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Monday, February 05, 2007
Voulez-vous coucher avec moi ce soir, says the bitter orange – Sexiest marmalade

Sometimes seducing a guy is a very easy task: you think, you wink, you double blink - dans la poche [easy peasy].
And other times it just isn’t; no matter how hard a girl tries, nothing happens.

Back in 1998, I remember this boy in my class whose hair definitely recalled Son Gohan’s (as a Super Saiyan – c’est evident).
It seemed he fancied anything but me; well he must have changed his mind.
Two years later, when I brought him a jar of some marmalade I had made I saw sparkles in his eyes.
I will never forget that day, the day he fell in love with me.
See! All it needs to win a guy’s heart is a jar of marmalade.

That day was now more than six years ago; though, whenever I try to play the lovely-and-adoring-girlfriend and bring breakfast to bed, I can get two different faces: either the as – grumpy – as – usual or the I – love - you marmalade – so – much.
You’ll guess the latter is only found when a fat pot of marmalade is sitting on the tray.
Hopefully I can never run out of it. Indeed I’m a very lucky girl and have a beautiful bitter orange tree in my garden, which gives dozens of oranges every other year.

Bitter oranges
The oranges from my garden are slightly smaller than regular oranges and thus are perfect for jam making as the pith isn’t too big.
If making marmalade, you must use organic non treated oranges.
Even though my oranges are 100% organic I wash them to get rid of bugs or earth/sand traces.

How does marmalade solidify? – Pip is the word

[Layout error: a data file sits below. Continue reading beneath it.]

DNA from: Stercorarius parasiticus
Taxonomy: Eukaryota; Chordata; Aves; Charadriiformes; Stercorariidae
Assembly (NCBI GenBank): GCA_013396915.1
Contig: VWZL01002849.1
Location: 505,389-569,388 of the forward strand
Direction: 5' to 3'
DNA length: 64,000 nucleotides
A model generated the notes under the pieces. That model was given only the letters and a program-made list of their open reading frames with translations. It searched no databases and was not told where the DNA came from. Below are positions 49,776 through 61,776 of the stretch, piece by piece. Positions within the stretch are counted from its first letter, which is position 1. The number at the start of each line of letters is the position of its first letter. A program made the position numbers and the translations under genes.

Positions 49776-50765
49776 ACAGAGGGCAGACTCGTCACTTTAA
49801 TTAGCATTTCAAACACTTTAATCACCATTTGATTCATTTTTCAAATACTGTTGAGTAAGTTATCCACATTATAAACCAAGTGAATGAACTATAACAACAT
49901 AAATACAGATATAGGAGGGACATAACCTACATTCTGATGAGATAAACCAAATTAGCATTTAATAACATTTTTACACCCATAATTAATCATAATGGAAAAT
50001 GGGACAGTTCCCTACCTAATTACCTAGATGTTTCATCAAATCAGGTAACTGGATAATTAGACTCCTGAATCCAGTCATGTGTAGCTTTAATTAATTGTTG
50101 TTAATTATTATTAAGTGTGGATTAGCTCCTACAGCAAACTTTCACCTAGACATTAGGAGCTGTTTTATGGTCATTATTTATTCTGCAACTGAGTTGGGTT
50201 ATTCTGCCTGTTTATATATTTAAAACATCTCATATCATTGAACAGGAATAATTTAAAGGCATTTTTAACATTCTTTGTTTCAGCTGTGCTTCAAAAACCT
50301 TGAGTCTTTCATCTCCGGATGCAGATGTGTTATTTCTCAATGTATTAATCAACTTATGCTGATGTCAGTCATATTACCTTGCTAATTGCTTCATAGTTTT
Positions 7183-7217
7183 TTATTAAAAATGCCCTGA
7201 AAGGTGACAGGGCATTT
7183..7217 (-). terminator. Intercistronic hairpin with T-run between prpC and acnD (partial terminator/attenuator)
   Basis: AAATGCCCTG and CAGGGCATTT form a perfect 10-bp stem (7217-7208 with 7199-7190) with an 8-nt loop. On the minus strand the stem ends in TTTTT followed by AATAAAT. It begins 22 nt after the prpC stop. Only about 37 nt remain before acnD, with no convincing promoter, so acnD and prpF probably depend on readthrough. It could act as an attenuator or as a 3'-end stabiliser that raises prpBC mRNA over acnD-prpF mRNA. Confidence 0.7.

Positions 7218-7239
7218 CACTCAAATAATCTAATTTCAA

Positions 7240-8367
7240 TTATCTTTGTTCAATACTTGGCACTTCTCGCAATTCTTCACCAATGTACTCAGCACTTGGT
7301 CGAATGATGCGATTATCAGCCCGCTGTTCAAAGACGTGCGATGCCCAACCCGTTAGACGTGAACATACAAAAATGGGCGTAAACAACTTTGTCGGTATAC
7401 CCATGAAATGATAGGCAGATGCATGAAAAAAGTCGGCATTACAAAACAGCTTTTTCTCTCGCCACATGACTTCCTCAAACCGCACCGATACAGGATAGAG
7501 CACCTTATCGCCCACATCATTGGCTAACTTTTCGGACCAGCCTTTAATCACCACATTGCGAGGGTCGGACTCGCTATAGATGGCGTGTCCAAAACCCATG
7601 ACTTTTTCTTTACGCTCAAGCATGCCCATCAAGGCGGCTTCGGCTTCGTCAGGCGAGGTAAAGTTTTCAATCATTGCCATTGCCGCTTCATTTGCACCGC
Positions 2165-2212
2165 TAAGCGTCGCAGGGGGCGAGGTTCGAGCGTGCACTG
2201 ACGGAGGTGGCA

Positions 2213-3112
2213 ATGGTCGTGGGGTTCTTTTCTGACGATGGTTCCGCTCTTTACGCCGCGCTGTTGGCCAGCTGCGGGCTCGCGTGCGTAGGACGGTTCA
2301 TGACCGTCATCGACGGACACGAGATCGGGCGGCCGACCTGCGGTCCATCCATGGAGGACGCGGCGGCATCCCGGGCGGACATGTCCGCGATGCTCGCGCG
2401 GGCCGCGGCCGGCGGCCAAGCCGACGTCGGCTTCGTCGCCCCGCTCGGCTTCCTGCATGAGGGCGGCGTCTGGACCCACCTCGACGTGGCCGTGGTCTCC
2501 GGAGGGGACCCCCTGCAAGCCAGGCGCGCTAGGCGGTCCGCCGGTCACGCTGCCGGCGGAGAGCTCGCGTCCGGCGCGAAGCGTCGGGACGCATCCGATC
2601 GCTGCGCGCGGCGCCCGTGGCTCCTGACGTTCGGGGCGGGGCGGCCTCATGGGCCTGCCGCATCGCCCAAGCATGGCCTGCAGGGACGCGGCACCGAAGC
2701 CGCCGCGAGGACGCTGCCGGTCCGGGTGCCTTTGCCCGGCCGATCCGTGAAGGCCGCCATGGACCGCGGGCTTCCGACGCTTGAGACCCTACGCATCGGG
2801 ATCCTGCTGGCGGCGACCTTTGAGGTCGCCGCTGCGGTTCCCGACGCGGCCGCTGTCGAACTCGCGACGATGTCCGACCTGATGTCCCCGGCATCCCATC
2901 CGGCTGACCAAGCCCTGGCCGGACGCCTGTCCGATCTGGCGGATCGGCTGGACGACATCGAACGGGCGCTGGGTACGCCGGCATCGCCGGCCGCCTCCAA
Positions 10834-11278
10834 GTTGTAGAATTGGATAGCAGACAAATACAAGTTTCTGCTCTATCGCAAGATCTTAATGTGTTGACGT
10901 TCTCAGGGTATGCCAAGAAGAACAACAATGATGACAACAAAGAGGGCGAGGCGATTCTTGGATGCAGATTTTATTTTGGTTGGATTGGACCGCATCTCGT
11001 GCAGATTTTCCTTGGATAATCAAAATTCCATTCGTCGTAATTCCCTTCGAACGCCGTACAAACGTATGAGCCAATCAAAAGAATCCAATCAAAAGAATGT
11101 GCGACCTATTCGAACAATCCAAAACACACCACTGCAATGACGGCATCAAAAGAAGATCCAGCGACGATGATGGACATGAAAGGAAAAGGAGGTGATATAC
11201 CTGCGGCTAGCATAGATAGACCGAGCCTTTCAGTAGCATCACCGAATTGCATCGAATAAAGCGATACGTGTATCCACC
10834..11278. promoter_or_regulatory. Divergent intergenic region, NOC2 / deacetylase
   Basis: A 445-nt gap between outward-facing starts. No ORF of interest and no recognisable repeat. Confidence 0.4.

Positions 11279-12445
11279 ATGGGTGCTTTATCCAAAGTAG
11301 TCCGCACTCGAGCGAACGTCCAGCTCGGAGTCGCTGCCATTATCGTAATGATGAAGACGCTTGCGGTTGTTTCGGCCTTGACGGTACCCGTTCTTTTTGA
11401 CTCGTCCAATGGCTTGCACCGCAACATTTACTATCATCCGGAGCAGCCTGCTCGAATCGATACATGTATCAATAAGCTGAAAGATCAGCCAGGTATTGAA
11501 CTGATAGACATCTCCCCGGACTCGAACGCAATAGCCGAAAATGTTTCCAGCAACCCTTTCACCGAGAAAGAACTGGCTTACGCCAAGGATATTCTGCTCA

What I really like about this marmalade is that you don’t have to use any extra pectin as the pips provide enough of this gelling substance.
Pectin is a molecule made of different groupings of polysaccharides (complex sugars) and allows the formation of a gel.
There are two types of pectins: HM and LM which indicates the degree of etherification of the molecule. The higher the etherification, the faster the gel will set.

Bitter orange’s pectin and more generally, citrus fruits’ pectin, is HM (High Methoxyl) and can only form a gel in presence of acid (orange) and sugar. What a lucky (and delicious) coincidence!

Here we enclose the pips in muslin bags and soak them in the orange/water mixture so they release their pectin.

Bitter orange marmalade
This is not really a recipe as the quantities of water and sugar are utterly dependent upon how many oranges you have.
What you have to remember is that you’ll need:
1,8kg of water for each kg of orange
1,3kg of caster sugar for each kg of the orange/water mixture

Then you all you have to do is follow the steps. Easy!

Note - the marmalade will look runny at first but will solidify when resting.
It’s quite unusual to let the jars sit, open until the jam is set, but it allows the gel to form evenly.

Note bis - I just love this marmalade spread on hot crusty bread!

Note ter - Take in consideration the fact that this marmalade is made over three consecutive days.

Sexiest bitter orange marmalade

organic bitter oranges
caster sugar

Wash the oranges, slice them as finely as possible and save the pips.
Enclose the pips in some muslin squares (fanny: I used 10x10cm squares and made three bags for 1,5kg of oranges) and tie securely.

Weigh the oranges and write down the weight.
You’ll need orange weight x 1,8 = water weight in kg.
Place the orange slices, water and muslin bags in a large plastic bowl, cover and refrigerate for 24h

Boil the mixture for an hour and transfer back into the bowl. Let in a cool place for another 24h.

Weigh the mixture and write down the weight.
You’ll need mixture weight x 1,2 = sugar weight in kg.
Ok it sounds a lot, but hey, you’re making jam out of bitter oranges.
Discard the pips bags and mix in the sugar.
Boil for an hour and pour into sterilized jars.

Allow to set at room temperature. Close the jars and keep in a cool place.

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21 sweets:
Anonymous Anonymous said something sweet:

C'est vrai qu'elle est aguicheuse, je suis sous le charme!

06 February, 2007 08:14 

Blogger David said something sweet:

it used to be hard to find Seville oranges in Paris, but now they're everywhere! My only problem is it takes so much time to seed them-it takes me a wholel afternoon. Thankfully, the reward is lots of jars of the most delicious jam ever.

06 February, 2007 08:46